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thegman
07-03-2011, 05:37 AM
Horizon Perfekt is a nice camera, better built than you'd expect, and the lens is remarkably sharp. Being a swing lens camera, you can get wonky horizons if you don't hold level, but it has a built in bubble level to help with this. I really like mine.

If I felt like spending a bit more money, I'd probably take a look at Gaoersi cameras.

Dan Fromm
07-03-2011, 10:14 AM
Darin, it took me a while to find this link -- too many bookmarks and this one not well identified -- but here's a maker of quite inexpensive rotational panoramic cameras. Their site is up but I'm not sure they're still making and selling cameras.

http://www.horsleycamera.com/

Inexpensive because not motorized. Hand cranked, I expect using one well takes practice.

mhcfires
07-03-2011, 11:08 AM
Darin, it took me a while to find this link -- too many bookmarks and this one not well identified -- but here's a maker of quite inexpensive rotational panoramic cameras. Their site is up but I'm not sure they're still making and selling cameras.

http://www.horsleycamera.com/

Inexpensive because not motorized. Hand cranked, I expect using one well takes practice.

Are you sure this was not posted on April 1?

I have a simple Panoramic camera, a Kodak Panoram 1. It works. :)

Steve Smith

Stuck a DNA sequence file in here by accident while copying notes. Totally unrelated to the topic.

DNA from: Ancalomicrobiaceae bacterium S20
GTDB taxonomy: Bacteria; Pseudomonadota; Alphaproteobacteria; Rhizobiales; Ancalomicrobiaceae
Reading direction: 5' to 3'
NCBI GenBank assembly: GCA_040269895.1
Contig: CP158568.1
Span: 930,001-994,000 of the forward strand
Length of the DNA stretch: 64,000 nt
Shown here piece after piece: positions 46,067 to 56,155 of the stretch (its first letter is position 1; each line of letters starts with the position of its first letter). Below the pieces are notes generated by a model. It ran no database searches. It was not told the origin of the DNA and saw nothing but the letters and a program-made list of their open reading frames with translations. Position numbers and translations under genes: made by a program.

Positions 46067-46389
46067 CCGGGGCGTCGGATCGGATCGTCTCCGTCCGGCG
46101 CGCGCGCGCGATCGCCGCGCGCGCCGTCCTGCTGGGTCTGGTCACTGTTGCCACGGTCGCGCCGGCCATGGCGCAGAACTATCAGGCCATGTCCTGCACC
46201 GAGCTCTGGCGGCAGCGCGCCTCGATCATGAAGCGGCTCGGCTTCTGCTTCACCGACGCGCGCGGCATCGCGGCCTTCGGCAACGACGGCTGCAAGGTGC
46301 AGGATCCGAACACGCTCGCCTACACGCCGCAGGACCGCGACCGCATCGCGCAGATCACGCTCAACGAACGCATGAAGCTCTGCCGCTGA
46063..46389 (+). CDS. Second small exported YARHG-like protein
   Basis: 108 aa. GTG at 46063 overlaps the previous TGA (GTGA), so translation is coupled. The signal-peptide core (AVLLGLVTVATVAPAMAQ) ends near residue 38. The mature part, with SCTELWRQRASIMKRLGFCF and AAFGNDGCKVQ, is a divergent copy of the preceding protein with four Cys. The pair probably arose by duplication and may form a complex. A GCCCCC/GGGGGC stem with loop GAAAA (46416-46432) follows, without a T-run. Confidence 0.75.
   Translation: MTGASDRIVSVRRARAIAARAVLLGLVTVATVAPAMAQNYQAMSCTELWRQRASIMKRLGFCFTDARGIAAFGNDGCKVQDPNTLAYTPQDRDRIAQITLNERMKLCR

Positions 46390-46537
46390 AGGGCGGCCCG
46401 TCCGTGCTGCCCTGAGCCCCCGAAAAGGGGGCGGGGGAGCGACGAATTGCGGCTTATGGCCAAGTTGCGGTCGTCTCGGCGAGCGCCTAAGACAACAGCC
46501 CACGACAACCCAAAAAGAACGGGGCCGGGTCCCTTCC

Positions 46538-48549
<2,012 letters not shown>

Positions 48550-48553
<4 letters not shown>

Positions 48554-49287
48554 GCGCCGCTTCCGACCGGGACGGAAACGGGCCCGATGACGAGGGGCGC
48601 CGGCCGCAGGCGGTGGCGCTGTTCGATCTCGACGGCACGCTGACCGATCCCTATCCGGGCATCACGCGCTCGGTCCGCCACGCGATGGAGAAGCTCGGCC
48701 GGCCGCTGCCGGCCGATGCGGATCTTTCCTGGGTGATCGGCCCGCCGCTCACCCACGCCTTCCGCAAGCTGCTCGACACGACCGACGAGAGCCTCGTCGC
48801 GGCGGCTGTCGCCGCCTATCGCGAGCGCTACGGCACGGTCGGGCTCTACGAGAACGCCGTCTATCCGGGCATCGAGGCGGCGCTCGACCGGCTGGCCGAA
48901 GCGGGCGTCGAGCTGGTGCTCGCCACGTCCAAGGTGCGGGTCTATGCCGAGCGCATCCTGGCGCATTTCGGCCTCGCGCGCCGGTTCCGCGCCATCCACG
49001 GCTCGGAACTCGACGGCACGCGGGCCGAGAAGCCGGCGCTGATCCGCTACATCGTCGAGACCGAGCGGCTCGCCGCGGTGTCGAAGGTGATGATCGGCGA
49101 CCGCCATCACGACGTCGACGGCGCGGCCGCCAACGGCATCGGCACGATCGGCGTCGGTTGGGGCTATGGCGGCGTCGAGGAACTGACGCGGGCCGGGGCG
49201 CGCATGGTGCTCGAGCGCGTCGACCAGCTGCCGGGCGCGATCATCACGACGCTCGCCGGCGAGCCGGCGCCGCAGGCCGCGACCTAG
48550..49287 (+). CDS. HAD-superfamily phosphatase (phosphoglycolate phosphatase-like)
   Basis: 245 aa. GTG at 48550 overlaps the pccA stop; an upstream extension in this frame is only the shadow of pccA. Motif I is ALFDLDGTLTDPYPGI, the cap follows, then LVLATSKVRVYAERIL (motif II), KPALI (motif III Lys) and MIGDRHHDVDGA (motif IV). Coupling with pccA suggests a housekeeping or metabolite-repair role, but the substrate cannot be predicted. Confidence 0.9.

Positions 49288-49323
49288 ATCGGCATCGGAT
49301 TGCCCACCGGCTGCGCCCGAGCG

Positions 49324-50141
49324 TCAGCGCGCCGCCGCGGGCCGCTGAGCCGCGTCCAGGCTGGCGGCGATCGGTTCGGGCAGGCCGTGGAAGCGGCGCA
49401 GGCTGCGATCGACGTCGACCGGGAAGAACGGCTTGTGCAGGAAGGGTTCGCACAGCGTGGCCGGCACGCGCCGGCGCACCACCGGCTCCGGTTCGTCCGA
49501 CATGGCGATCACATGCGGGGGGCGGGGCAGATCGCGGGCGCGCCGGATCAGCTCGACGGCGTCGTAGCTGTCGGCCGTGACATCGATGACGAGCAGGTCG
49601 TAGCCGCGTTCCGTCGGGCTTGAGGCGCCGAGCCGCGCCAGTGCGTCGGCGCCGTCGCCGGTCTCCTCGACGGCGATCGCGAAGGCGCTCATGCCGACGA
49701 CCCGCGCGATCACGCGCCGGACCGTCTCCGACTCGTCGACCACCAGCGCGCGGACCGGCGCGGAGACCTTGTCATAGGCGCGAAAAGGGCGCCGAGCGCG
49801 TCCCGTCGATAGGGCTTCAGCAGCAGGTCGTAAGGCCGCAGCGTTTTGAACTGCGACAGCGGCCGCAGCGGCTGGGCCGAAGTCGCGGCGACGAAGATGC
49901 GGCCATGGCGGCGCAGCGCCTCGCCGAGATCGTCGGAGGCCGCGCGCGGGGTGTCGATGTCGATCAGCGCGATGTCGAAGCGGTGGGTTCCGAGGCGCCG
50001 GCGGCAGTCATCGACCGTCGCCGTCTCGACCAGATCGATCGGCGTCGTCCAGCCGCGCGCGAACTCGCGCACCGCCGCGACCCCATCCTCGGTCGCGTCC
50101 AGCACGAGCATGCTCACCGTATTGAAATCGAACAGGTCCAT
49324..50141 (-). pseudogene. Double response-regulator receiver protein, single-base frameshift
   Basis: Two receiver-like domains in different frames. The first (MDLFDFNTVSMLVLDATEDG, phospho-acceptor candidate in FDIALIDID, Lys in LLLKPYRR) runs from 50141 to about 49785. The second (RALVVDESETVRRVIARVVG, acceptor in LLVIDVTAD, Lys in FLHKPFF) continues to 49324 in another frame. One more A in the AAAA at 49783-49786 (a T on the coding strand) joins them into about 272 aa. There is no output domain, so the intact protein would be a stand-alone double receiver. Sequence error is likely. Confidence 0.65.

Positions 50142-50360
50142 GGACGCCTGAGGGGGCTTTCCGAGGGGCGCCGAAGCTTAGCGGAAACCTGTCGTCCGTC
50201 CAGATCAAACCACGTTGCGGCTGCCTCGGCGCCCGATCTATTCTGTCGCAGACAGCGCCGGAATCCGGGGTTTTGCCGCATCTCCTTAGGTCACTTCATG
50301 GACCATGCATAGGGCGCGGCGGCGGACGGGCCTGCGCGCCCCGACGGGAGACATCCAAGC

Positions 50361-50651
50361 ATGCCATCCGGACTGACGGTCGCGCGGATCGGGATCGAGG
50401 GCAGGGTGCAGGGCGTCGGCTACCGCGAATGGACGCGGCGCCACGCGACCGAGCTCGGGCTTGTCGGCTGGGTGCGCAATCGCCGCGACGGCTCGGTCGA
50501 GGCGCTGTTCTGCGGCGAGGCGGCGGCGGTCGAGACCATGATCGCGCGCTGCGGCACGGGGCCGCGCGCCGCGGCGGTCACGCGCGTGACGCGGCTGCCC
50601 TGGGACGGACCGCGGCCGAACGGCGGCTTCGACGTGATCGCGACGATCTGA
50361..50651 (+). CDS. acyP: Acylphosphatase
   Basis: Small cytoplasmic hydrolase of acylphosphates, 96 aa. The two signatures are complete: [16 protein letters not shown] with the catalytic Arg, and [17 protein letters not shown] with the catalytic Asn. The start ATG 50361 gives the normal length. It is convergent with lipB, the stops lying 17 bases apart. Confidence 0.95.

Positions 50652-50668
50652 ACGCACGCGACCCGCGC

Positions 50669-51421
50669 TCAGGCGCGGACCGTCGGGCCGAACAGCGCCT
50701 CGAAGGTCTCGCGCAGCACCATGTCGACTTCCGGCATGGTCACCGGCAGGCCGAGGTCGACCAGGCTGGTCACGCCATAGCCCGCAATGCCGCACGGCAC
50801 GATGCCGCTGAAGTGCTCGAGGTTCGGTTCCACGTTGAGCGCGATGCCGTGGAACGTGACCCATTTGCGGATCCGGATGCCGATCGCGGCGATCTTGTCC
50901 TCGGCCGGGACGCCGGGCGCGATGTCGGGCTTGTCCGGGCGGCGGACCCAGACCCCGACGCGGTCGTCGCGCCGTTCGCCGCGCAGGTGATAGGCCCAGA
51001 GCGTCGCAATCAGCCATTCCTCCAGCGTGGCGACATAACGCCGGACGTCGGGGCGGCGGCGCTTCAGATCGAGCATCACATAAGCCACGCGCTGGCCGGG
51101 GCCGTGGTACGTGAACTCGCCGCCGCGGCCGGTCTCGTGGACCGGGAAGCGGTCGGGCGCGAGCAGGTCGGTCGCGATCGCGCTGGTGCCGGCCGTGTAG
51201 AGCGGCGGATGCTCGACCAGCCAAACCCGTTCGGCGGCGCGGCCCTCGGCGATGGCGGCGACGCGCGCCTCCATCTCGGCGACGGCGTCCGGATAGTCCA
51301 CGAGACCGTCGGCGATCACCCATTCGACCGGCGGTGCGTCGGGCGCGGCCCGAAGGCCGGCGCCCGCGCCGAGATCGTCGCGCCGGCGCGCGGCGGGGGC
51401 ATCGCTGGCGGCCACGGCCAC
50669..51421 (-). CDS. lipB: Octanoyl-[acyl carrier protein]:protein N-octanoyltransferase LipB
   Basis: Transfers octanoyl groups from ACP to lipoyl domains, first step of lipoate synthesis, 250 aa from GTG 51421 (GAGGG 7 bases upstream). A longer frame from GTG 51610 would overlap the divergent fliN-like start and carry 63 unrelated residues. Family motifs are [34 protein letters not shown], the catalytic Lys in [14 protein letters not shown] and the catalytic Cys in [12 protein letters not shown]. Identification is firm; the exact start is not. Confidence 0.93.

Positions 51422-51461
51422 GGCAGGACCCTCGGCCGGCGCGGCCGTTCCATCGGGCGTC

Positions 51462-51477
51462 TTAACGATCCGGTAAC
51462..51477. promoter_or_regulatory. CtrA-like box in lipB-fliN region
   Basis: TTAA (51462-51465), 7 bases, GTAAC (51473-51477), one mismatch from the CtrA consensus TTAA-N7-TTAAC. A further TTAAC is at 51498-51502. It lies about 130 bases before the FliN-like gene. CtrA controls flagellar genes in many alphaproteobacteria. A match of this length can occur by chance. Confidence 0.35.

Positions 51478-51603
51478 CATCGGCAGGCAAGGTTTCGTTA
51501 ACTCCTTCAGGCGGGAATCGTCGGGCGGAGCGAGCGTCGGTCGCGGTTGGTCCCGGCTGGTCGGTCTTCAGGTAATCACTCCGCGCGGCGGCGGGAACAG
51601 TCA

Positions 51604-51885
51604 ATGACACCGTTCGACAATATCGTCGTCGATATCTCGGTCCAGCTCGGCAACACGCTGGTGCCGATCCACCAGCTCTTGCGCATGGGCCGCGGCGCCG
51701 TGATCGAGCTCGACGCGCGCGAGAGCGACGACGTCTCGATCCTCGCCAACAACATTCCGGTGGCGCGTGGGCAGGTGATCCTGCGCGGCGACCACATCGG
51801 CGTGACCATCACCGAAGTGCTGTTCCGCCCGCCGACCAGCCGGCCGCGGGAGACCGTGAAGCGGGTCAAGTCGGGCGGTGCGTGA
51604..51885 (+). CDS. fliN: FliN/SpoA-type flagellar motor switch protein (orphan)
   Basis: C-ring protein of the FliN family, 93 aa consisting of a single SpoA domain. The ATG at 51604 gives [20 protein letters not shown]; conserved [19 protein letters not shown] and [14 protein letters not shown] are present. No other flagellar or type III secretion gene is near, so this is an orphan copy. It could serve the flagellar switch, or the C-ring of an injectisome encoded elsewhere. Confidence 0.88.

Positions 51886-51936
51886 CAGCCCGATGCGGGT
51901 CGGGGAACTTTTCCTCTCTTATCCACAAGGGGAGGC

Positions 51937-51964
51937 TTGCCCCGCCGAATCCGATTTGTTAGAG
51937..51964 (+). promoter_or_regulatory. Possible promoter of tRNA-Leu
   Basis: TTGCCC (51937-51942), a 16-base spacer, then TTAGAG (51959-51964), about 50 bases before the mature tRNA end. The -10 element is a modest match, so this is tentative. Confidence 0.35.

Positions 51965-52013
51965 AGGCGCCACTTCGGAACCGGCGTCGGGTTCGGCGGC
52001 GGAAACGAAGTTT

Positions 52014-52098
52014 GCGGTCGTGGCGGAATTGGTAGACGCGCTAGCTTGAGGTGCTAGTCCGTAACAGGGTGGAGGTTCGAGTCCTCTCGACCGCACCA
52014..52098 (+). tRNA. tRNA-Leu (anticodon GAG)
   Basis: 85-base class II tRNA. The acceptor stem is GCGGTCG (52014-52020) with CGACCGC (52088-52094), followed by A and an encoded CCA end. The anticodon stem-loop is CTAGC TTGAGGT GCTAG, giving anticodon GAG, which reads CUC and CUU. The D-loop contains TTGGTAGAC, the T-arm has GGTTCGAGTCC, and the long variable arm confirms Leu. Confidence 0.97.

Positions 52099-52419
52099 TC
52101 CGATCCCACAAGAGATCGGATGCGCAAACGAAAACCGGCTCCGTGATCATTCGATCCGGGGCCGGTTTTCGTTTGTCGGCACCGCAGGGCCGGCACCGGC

07-03-2011, 12:07 PM
Horsley Camera is real. One of their cameras was featured in Amateur Photographer (UK magazine) a few years ago.


Steve.

somak
07-03-2011, 12:17 PM
Horsley cameras are for real. They used to sell their cameras in Ebay at one times( I got outbid every time :( ). Here's a flickr link.

http://www.flickr.com/photos/photowannabe/tags/horsleycameracom/

Vermeer, apart from making pinhole panoramics, used to sell 6x12 with angulon/rodenstock lenses. However they are not cheap. The link to that particular site is not functional anymore.

http://www.vermeer.viphost.pl/vermeer_to_order.html

piu58
07-04-2011, 12:58 AM
The Horizon(t)s have the advantage over the Horsleys that you can use a normal medium format enlarger. Most of the Horsley use medium format film which gives a better quality, of course.

Mustafa Umut Sarac
07-04-2011, 04:06 PM
I am not sure about Horsley Quality and they are basic as barn door but prices are more than mamiya deal.
Holga uses medium format film but it does not make it better than Horizon.